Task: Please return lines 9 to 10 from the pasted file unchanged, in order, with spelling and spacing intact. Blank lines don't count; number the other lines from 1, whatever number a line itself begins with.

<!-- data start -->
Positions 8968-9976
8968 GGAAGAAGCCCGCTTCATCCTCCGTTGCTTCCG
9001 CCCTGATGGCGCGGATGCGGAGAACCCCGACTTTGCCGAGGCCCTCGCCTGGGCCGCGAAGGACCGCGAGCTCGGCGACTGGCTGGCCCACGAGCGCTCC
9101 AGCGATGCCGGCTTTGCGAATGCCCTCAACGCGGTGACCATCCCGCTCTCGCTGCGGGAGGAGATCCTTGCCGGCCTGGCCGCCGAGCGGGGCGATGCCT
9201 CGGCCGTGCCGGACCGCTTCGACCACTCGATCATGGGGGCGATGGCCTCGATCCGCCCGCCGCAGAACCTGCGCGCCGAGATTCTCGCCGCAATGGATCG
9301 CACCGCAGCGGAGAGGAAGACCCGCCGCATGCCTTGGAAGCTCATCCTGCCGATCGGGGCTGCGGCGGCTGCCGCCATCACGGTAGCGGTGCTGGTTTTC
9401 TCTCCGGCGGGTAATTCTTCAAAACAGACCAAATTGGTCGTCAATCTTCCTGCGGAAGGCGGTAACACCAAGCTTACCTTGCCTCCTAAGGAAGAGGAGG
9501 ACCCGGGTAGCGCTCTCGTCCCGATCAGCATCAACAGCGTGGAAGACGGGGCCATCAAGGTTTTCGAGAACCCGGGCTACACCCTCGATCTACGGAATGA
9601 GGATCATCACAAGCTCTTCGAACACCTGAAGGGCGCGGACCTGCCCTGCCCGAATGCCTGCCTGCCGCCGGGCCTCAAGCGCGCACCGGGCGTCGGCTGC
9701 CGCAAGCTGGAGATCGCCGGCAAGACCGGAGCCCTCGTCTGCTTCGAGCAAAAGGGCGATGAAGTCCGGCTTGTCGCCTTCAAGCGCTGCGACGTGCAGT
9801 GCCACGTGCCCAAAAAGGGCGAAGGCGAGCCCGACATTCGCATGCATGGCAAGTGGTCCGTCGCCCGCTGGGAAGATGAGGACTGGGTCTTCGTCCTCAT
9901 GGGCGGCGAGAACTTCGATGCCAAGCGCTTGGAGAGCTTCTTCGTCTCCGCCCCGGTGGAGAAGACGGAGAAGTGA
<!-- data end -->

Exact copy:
9601 GGATCATCACAAGCTCTTCGAACACCTGAAGGGCGCGGACCTGCCCTGCCCGAATGCCTGCCTGCCGCCGGGCCTCAAGCGCGCACCGGGCGTCGGCTGC
9701 CGCAAGCTGGAGATCGCCGGCAAGACCGGAGCCCTCGTCTGCTTCGAGCAAAAGGGCGATGAAGTCCGGCTTGTCGCCTTCAAGCGCTGCGACGTGCAGT